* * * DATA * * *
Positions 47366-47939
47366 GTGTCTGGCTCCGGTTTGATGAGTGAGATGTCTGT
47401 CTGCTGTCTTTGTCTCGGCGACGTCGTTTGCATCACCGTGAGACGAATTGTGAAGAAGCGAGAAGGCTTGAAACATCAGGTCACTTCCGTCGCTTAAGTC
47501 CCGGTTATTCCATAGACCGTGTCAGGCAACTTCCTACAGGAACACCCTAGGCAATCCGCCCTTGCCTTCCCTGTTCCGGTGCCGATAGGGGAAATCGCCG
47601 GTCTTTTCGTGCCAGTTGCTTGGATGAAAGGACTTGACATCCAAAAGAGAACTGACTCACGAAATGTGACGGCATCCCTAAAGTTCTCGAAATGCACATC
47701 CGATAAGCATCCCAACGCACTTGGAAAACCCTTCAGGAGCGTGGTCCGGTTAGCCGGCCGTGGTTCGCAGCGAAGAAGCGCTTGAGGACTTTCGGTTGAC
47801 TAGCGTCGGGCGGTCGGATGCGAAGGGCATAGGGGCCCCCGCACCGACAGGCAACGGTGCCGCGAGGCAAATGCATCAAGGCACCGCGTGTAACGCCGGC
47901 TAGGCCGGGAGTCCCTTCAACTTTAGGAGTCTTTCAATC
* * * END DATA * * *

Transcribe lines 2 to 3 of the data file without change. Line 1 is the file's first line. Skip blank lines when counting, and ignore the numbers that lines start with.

47366 GTGTCTGGCTCCGGTTTGATGAGTGAGATGTCTGT
47401 CTGCTGTCTTTGTCTCGGCGACGTCGTTTGCATCACCGTGAGACGAATTGTGAAGAAGCGAGAAGGCTTGAAACATCAGGTCACTTCCGTCGCTTAAGTC